During state (d), the ASR engine 105 selects a subset of the audio signals that have been received by the ASR engine 105, and uses an acoustic model adaptation module 125 to train, generate, or otherwise adapt one or more acoustic models 111 (e.g., Gaussian Mixture Models (GMMs)) using the subset of the audio signals. For example the subset of the audio signals that are selected by the ASR engine 105 may be used as a training set for the one or more acoustic models 111.

The subset may include all, or fewer than all of the audio signals stored by the ASR engine 105. Machine learning techniques such as k-means may be used to select the subset. This selection may occur by comparing acoustic information from the audio signals 107 to 109 with acoustic information from the audio signal 112, to result in a subset that more accurately reflects actual geographical boundaries between different accents.

In general, the one or more acoustic models 111, along with noise models, language models, and/or other models, are applied to the audio signal 112 to translate or transcribe the spoken utterance 113 into one or more textual, candidate transcriptions 115, and to generate speech recognition confidence scores to the candidate transcriptions 115. In particular, the one or more acoustic models 111 include statistical representations of the sounds that make up each word of a particular language, and the noise models are used for noise suppression or noise compensation. Both models enhance the intelligibility of the spoken utterance 113 to the ASR engine 105.

In more detail, the acoustic model adaptation module 125 may adapt an acoustic model for the geographic location (“Boston”) associated with the audio signal 112 using the audio signals 108 and 109, because the audio signals 108 and 109 were geotagged as having been recorded at or near that geographic location, or at a same or similar type of location. Furthermore, the audio signal 112 may itself be used to adapt the one or more acoustic models 111, in addition to or instead of using the audio signals 108 and 109. In adapting an acoustic model for a particular geographic location, the acoustic model adaptation module 125 adapts an acoustic model based on criteria that may correlate to a particular accent, dialect, or pattern of speech.

In another example, the acoustic model adaptation module 125 may adapt an acoustic model for another geographic location (e.g., “New York City”), using the audio signal 107 that was geotagged as having been recorded at or near that other geographic location, or at a same or similar type of location. If the acoustic model adaptation module 125 is configured to select audio signals that were geotagged as having been recorded near (e.g., within a predefined distance) the geographic location associated with the audio signal 112, the acoustic model adaptation module 125 may also adapt the one or more acoustic models 111 for “Boston” using the audio signal 107 that tagged “New York City,” if “New York City” is within the predefined distance of “Boston.”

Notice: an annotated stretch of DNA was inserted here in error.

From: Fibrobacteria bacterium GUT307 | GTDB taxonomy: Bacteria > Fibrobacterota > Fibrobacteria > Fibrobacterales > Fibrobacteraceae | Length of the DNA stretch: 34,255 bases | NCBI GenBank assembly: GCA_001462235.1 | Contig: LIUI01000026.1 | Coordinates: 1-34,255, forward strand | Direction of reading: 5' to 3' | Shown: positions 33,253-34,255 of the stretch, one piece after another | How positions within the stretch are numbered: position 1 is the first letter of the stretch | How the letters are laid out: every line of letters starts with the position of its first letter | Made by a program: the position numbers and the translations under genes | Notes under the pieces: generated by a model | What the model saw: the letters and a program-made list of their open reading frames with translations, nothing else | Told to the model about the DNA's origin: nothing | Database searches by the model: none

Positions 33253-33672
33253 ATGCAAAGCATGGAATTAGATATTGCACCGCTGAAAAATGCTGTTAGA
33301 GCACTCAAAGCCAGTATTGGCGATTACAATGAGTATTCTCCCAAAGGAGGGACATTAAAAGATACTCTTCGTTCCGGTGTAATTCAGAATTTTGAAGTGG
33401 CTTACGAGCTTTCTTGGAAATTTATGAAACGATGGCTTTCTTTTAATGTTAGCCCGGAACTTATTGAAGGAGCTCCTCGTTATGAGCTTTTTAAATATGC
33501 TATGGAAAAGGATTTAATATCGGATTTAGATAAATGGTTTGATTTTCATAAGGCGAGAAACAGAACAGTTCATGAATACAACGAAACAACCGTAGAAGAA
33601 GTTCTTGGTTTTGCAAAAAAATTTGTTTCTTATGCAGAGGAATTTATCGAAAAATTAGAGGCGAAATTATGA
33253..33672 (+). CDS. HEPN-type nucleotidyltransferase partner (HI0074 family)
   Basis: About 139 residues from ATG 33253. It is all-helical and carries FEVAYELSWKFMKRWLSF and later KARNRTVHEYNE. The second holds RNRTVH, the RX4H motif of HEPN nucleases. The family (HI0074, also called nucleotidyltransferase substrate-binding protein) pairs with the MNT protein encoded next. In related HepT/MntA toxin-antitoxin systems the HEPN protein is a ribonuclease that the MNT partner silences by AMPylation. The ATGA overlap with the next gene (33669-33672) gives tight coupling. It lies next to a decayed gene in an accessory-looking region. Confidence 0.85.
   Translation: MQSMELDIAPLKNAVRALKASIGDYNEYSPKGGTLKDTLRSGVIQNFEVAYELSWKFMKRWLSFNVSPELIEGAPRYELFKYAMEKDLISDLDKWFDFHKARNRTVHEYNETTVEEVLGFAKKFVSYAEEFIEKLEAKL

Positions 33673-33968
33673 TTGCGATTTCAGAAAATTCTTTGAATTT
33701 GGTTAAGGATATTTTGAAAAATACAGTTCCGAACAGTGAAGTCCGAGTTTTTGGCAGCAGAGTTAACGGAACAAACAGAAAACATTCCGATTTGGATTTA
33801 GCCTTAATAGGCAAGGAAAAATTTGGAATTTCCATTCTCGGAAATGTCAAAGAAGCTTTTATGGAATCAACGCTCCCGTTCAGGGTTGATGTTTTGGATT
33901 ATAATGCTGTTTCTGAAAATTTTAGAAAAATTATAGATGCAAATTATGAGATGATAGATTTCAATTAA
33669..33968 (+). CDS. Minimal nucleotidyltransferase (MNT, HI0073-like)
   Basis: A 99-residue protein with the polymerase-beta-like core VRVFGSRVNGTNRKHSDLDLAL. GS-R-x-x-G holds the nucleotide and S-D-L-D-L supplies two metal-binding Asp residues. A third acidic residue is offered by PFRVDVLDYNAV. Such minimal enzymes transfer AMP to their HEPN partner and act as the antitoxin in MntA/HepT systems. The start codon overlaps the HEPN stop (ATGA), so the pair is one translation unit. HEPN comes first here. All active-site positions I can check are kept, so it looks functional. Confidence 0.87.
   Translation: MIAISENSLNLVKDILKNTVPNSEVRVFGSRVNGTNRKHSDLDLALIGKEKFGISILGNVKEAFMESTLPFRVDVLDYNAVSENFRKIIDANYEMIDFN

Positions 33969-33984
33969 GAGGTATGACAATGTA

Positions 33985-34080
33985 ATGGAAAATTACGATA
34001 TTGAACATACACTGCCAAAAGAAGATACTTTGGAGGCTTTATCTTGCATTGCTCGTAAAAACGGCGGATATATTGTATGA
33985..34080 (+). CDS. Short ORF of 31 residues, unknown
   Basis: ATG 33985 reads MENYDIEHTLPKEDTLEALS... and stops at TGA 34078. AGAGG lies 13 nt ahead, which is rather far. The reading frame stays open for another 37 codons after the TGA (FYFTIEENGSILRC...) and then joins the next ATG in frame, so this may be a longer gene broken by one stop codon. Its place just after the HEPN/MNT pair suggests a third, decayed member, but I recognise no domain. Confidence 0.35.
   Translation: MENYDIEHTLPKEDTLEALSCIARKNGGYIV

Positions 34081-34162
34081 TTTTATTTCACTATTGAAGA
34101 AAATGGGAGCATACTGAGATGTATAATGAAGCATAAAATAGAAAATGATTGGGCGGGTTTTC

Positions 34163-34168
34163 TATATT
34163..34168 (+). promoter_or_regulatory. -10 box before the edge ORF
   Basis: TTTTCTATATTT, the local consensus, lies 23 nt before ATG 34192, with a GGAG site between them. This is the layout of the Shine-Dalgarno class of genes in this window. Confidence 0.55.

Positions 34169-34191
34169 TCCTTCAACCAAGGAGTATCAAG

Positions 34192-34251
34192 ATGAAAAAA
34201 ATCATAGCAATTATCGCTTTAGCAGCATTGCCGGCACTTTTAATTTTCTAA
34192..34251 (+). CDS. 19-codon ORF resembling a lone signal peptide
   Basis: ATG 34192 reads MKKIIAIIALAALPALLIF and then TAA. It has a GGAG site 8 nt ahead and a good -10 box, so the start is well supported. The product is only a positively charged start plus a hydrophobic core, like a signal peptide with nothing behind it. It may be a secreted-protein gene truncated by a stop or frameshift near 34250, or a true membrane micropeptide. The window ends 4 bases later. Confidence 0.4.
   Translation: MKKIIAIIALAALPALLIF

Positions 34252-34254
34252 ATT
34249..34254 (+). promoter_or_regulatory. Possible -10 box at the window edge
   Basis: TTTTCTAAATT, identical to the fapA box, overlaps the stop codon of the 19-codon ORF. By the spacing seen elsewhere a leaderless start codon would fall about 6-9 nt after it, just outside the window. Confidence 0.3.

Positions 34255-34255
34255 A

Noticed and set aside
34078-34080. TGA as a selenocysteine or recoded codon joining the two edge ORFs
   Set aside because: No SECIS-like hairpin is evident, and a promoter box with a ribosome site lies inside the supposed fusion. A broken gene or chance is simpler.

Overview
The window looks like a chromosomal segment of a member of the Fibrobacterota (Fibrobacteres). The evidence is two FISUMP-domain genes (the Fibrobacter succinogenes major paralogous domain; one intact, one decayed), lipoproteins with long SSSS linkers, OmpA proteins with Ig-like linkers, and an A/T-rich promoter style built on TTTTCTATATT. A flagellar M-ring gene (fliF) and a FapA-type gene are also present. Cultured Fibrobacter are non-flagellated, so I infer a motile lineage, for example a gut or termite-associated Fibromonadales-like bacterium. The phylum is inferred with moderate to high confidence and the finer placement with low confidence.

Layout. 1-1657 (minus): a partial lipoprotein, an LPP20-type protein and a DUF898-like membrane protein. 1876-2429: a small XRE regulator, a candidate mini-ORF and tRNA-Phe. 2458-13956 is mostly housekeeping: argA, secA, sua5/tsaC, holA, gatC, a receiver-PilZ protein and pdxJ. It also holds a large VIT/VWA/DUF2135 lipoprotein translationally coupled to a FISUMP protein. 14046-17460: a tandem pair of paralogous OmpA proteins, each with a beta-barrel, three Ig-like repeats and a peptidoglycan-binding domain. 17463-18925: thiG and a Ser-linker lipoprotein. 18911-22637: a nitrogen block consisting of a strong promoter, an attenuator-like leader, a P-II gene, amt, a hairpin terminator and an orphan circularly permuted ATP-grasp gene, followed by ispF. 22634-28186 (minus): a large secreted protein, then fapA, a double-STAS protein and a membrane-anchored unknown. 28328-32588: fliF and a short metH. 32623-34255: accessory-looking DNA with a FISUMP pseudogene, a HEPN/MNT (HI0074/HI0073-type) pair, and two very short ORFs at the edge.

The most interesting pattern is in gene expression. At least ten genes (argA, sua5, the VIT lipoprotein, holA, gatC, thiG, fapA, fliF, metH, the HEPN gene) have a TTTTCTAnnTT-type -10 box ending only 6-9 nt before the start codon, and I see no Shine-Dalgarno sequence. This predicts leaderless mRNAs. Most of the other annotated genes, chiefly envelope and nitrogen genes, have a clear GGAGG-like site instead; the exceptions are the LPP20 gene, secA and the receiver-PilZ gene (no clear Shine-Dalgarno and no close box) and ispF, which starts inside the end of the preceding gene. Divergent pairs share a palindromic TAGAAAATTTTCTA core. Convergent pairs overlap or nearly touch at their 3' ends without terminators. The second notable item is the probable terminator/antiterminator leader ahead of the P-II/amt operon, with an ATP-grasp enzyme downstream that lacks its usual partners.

In addition to using location criteria, other context data may be used to select the subset of the audio signals that the ASR engine 105 uses to adapt the one or more acoustic models 111, or to adjust a weight or effect that a particular audio signal has upon the adaptation of the one or more acoustic models 111. For example, the ASR engine 105 may select a subset of the audio signals whose context data indicates that they are longer than or shorter than a predetermined period of time, or whose context data indicates that they satisfy certain quality or recency criteria. Furthermore, the ASR engine 105 may select, as the subset, audio signals whose context data indicates that they were recorded using a mobile device that has a similar audio subsystem as the mobile device 102.

Other context data which may be used to select the subset of the audio signals may include, in some examples, time information, date information, data referencing a speed or an amount of motion measured by the particular mobile device during recording, other device sensor data, device state data (e.g., Bluetooth headset, speaker phone, or traditional input method), a user identifier (if the user opts to provide one), or information identifying the type or model of mobile device. The context data, for example, may provide an indication of the conditions surrounding the recording of the audio signal 112.

In one example, context data supplied with the audio signal 112 by the mobile device 102 may indicate that the mobile device 102 is traveling above walking speeds in an area that is associated with a body of water. Using this context data, the ASR engine 105 may infer that the audio signal 112 was recorded on a boat, and may select a subset of the audio signals that are associated with an “on a boat” location type, to better recognize an accent, dialect, or speech pattern that is common to an “on a boat” location type, such as an accent, dialect, or speech pattern used by fishermen or sailors.